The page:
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In the framework of CO2 geological storage, one of the critical points leading to possible important CO2 leakage is the behaviour of the different interfaces between the rocks and the injection wells. This paper discussed the results from an experimental modelling of the evolution of a caprock/cement interface under high pressure and temperature conditions. Batch experiments were performed with a caprock (Callovo-Oxfordian claystone of the Paris Basin) in contact with a cement (Portland class G) in the presence of supercritical CO2 under dry or wet conditions. The mineralogical and mechanical evolution of the caprock, the Portland cement, and their interface submitted to the attack of carbonic acid either supercritical or dissolved in a saline water under geological conditions of pressure and temperature. This model should help to better understand the behaviour of interfaces in the proximal zone at the injection site and to prevent risks of leakage from this critical part of injection wells. After one month of ageing at 80 °C under 100 bar of CO2 pressure, the caprock, the cement, and the interface between the caprock and cement are investigated with Scanning Electron Microscopy (SEM) and cathodoluminescence (CL). The main results reveal (i) the influence of the alteration conditions: with dry CO2, the carbonation of the cement is more extended than under wet conditions; (ii) successive phases of carbonate precipitation (calcite and aragonite) responsible for the loss of mechanical cohesion of the interfaces; (iii) the mineralogical and chemical evolution of the cement which undergoes successive phases of carbonation and leaching; (iv) the limited reactivity of the clayey caprock despite the acidic attack of CO2; and (v) the influence of water on the transport mechanisms of dissolved species and thus on the location of mineral precipitations. Full article
(This article belongs to the Special Issue Geological Storage of Gases as a Tool for Energy Transition)
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Open AccessArticle Rock Magnetic, Petrography, and Geochemistry Studies of Lava at the Ijen Volcanic Complex (IVC), Banyuwangi, East Java, Indonesia
Geosciences 2018, 8(5), 183; https://doi.org/10.3390/geosciences8050183
Received: 27 February 2018 / Revised: 14 May 2018 / Accepted: 15 May 2018 / Published: 17 May 2018
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Abstract
Lava has complex geochemical characteristics based on differences in eruption centers, eruptive events, and flow emplacement. Characterization of lava is useful for understanding the geological conditions of a volcanic region. To complement geochemical methods, rock magnetic methods are being used to analyze lava.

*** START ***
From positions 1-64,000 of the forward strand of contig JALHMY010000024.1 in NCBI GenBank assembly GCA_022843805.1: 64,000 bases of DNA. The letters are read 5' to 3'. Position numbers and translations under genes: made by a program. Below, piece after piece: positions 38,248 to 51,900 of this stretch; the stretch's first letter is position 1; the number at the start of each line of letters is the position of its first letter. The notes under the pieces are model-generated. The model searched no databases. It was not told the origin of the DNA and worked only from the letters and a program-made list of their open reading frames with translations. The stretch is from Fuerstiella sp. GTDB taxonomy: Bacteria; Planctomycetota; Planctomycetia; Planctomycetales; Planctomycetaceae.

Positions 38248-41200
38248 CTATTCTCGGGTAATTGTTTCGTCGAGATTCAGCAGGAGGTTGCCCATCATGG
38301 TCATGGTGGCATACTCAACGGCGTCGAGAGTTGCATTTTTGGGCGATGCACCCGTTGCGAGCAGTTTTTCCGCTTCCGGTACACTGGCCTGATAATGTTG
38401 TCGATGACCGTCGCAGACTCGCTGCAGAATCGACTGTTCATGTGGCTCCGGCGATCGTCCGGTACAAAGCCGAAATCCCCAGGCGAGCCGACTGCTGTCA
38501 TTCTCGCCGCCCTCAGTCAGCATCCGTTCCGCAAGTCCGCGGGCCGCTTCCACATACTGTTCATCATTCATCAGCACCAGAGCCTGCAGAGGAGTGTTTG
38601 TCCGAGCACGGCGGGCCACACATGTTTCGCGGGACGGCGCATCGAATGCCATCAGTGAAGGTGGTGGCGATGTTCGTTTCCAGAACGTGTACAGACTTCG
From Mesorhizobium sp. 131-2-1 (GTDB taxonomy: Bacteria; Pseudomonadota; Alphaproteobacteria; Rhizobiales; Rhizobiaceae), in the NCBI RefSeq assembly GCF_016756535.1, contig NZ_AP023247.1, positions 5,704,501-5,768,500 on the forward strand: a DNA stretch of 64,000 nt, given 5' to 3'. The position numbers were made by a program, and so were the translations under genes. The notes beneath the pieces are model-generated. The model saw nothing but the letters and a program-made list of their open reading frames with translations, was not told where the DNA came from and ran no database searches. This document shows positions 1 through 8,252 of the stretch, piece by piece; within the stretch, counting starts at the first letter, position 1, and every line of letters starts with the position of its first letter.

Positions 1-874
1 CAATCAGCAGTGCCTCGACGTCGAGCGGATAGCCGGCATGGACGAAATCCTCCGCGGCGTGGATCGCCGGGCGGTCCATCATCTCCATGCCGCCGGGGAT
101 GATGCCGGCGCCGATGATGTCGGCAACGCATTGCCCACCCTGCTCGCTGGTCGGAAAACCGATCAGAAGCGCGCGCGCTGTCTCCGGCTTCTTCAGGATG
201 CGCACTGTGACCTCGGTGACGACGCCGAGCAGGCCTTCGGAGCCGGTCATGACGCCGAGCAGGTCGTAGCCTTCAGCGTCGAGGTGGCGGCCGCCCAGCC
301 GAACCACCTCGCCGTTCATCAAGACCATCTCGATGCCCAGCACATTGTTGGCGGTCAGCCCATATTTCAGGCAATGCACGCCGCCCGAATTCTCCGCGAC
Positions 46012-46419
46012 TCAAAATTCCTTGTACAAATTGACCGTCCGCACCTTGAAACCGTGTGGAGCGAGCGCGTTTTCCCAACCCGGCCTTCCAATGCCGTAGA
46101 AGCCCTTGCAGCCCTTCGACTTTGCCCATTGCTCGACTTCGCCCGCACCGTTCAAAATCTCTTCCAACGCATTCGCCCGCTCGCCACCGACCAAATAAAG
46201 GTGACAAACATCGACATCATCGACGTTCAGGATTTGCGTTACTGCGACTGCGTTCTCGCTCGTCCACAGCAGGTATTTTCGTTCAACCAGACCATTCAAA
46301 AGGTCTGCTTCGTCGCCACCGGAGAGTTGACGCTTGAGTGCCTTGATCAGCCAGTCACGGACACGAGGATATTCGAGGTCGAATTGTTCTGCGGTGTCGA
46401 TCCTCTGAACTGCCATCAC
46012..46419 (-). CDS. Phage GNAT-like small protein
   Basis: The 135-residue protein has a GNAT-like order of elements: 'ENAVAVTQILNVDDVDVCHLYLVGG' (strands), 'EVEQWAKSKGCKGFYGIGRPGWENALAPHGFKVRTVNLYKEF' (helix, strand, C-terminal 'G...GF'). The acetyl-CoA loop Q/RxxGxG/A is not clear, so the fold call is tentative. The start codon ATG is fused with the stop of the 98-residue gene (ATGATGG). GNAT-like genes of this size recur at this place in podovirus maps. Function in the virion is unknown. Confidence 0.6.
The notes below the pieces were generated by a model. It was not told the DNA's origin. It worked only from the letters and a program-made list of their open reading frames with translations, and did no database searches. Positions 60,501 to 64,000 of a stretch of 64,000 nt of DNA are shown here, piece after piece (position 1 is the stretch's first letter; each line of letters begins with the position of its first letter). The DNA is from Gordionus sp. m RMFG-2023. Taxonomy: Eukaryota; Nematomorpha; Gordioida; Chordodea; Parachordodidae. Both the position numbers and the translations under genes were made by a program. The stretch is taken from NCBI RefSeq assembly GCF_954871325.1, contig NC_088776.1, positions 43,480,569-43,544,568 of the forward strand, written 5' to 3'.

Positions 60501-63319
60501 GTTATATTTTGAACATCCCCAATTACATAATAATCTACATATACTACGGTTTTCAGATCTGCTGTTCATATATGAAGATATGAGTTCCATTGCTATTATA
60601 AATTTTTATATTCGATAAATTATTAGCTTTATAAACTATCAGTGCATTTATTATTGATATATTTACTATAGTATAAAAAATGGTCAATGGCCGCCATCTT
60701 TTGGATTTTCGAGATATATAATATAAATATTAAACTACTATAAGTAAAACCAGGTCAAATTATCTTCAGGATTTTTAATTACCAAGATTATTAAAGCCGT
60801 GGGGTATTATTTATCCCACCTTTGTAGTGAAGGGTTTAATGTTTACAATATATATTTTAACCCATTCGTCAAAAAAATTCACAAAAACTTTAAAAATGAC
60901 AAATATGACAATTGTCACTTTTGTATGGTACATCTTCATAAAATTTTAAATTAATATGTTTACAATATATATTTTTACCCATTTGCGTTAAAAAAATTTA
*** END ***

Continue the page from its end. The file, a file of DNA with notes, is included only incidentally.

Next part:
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Lava has complex geochemical characteristics based on differences in eruption centers, eruptive events, and flow emplacement. Characterization of lava is useful for understanding the geological conditions of a volcanic region. To complement geochemical methods, rock magnetic methods are being used to analyze lava. To explore the potential uses of rock magnetic methods for lava characterization, a series of magnetic measurements were completed in lava samples from eight locations in the Ijen Volcanic Complex (IVC) in Banyuwangi, East Java, Indonesia. These locations were grouped into two eruption centers: Ijen Crater and Mount Anyar. The magnetic measurements included frequency-dependent magnetic susceptibility, thermomagnetic, anhysteretic remanent magnetization (ARM), isothermal remanent magnetization (IRM), and hysteresis curve analyses. These measurements were supplemented using X-ray fluorescence, petrography analyses, and Scanning Electron Microscopy with Energy Dispersive Spectroscopy (SEM-EDS). Based on their lithology, lava samples were categorized into basalt, basaltic andesite, and basaltic trachyandesite. The dominant magnetic mineral contained in the sample was iron-rich titanomagnetite and titanium-rich titanomagnetite with a magnetic pseudo-single-domain and small amounts of superparamagnetic grain minerals in some samples. The significant difference in mass specific susceptibility (χLF) is caused by differences in the crystallization process. The differences in susceptibility frequency dependence (χFD) highlighted the differences in the magma cooling rate, demonstrated by the differences in the percentage of opaque mineral groundmass. The rock magnetic method was proven to support the geochemistry and petrography methods used to characterize lava and identify the causes of differences in lava characteristics. Full article